“The Seraphim and Other Poems” was published in 1838. Same year, after the request of from her physician, Elizabeth shifted toTorquay, on the Devonshire coast. Her brother Edward also accompanied her. However, Elizabeth’s health further declined after the tragic sailing accident at Torquay, wherein her brother drowned. The family soon moved back to Wimpole Street. On her return, Elizabeth mainly stayed at her room and did not see a lot of people as she blamed herself for her brother’s death. Nonetheless, writing poetry still remained an important part of her life. It was during this time that “The Cry of the Children” was published. During the same time, she also contributed some of the crucial prose works to “A New Spirit of the Age” of Richard Henry Horne. Elizabeth published two volumes of “Poems” in 1844 which included “A Drama of Exile”, “A Vision of Poets”, and “Lady Geraldine's Courtship”.
Meeting Robert Browning
The publication of “Poems” made Elizabeth Barrett one of the most famous writers of that era. Such was the impact of “Poems” that it inspired Robert Browning to write to Elizabeth, expressing that he simply loved her works.In May 1845, Kenyon organized meeting of Robert Browning and Elizabeth. The two started what was one of the most popular courtships in literature. Though Robert had started penning poems much later than Elizabeth, he had a great influence on her writing just as she had on his. It was after her meeting Robert that Elizabeth came out with two of her most outstanding works, “Sonnets from the Portuguese” and “Aurora Leigh”.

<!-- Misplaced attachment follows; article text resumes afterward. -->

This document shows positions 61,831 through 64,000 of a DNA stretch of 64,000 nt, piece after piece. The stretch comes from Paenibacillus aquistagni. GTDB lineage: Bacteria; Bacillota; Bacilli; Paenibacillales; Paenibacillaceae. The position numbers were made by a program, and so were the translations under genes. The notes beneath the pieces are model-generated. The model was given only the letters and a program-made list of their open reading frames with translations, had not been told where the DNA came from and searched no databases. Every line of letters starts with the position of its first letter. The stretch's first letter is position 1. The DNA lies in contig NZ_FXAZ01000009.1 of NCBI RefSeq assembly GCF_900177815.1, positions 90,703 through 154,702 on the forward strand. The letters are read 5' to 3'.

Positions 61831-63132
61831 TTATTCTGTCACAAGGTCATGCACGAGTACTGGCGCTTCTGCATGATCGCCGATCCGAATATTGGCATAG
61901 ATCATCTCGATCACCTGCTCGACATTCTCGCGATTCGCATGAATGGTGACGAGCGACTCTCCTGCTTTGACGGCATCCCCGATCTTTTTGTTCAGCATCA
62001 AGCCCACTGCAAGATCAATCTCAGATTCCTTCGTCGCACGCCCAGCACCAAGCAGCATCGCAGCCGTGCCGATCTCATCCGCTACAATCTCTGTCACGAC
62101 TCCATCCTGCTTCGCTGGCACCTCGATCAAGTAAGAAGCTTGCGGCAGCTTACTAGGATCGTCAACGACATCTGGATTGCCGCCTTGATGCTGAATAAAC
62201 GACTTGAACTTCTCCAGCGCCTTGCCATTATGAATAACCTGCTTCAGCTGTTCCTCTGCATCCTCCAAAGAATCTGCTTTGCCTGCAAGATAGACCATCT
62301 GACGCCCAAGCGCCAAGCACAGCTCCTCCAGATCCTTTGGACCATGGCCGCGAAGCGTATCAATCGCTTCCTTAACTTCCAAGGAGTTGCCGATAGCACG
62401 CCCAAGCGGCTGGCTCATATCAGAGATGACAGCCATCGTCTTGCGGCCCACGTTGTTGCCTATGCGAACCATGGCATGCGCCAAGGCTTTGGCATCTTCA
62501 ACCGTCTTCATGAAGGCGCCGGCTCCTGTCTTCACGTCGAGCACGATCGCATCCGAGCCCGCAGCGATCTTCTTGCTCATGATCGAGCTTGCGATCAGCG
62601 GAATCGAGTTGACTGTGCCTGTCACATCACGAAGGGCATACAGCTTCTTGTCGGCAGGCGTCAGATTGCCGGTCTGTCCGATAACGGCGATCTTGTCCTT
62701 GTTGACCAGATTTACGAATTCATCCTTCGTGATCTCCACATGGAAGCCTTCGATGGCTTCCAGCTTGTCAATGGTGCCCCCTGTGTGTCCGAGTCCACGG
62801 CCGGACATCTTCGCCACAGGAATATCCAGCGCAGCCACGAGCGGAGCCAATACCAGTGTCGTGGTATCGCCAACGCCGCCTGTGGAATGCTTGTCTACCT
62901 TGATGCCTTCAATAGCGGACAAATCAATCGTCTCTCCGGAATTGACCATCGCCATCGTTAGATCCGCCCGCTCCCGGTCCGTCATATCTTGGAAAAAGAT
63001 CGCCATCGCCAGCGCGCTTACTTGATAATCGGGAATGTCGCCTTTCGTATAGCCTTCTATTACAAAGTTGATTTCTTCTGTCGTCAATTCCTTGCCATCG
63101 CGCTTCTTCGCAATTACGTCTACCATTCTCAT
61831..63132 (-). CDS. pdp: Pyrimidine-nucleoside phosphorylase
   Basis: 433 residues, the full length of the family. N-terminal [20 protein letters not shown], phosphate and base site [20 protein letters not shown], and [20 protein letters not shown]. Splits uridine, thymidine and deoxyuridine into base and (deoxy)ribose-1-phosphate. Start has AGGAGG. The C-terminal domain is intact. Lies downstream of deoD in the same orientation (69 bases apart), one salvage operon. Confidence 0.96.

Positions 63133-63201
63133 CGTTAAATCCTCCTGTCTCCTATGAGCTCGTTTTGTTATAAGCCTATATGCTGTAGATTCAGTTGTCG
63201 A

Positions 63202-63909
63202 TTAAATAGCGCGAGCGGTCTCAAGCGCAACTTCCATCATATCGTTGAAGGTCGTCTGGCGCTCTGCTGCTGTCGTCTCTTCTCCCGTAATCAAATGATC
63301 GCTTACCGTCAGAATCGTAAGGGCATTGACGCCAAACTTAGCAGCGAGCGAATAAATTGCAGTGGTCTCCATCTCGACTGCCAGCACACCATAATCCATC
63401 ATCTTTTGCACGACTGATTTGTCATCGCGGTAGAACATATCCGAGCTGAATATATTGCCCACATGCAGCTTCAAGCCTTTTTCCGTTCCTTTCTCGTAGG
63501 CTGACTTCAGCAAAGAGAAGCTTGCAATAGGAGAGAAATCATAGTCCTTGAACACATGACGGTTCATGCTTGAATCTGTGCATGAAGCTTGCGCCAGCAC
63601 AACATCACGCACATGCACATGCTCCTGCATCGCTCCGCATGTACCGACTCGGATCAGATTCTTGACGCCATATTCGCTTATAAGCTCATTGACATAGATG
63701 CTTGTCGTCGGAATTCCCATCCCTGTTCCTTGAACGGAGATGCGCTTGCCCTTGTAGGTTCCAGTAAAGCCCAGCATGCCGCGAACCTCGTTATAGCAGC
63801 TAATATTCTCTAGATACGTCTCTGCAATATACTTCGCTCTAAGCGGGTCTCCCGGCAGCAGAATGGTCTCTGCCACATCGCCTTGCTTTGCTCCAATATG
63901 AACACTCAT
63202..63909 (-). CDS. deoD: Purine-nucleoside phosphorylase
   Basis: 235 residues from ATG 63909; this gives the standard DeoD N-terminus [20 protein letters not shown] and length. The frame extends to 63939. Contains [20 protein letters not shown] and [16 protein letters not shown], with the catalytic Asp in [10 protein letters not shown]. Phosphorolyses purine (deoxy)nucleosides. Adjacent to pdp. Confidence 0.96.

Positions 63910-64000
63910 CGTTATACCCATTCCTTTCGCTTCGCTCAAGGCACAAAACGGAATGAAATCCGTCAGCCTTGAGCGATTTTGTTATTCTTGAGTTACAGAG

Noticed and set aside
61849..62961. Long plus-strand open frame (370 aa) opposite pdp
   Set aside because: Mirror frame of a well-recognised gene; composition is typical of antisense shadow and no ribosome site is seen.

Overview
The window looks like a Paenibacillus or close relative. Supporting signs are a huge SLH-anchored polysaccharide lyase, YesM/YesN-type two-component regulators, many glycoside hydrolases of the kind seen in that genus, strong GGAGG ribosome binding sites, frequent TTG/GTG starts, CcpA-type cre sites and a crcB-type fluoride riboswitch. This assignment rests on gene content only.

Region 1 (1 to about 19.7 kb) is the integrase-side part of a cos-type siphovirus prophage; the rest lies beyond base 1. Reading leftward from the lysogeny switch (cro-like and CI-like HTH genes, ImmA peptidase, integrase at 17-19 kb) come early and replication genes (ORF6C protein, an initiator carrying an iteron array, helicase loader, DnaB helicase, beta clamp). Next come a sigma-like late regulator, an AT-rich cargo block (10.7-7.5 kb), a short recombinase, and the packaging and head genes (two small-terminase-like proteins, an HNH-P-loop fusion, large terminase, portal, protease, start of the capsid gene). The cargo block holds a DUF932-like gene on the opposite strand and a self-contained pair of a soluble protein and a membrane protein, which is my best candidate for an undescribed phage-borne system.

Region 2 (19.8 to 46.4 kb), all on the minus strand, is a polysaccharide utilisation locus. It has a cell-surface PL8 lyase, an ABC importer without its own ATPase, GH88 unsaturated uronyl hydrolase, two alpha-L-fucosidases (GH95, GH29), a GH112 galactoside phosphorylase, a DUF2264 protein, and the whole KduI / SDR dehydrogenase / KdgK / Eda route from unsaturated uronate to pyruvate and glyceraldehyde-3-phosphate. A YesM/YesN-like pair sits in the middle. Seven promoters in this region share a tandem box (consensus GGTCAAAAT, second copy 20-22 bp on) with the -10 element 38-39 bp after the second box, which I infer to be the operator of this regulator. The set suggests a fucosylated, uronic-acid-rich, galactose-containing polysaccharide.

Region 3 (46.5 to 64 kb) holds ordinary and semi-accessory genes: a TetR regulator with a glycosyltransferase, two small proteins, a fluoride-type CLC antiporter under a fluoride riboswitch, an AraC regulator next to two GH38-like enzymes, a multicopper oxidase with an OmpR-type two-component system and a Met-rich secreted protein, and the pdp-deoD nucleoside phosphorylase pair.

The courtship and marriage between Robert Browning and Elizabeth were more of a secret affair. They privately got married at St. Marylebone Parish Church. She moved to Italy in September 1846 and lived there almost continuously for the rest of her life. Her loyal nurse also went to Italy with the couple. Elizabeth’s father, however, broke all contacts with her as he did with all his children who married and disinherited her. The couple had a harmonious relationship and was respected in the society. Post marriage, Browning’s health enhanced with time and in 1849, she delivered a son, Robert Wiedemann Barrett Browning, whom they lovingly called “Pen”. On her husband Robert’s insistence, Browning came out with the second edition of Elizabeth’s Poems which contained her love sonnets too.
Decline & Death
After the death of her old friend, G.B. Hunter and her father, Elizabeth again began to become weak. Her lungs started deteriorating. She then shifted from Florence to Siena, stayed at the Villa Alberti. During this time, she published a small volume of political poems entitled “Poems before Congress” in 1860, which she dedicated to her husband Robert. In 1860, the couple returned back to Rome, on the news of the demise of Elizabeth’s sister, Henrietta. This incident further contributed to the decline of her health. Slowly, she became quite weak and depressed. Following her extremely ill health, Elizabeth died on June 29, 1861. She was interred in the English Cemetery of Florence.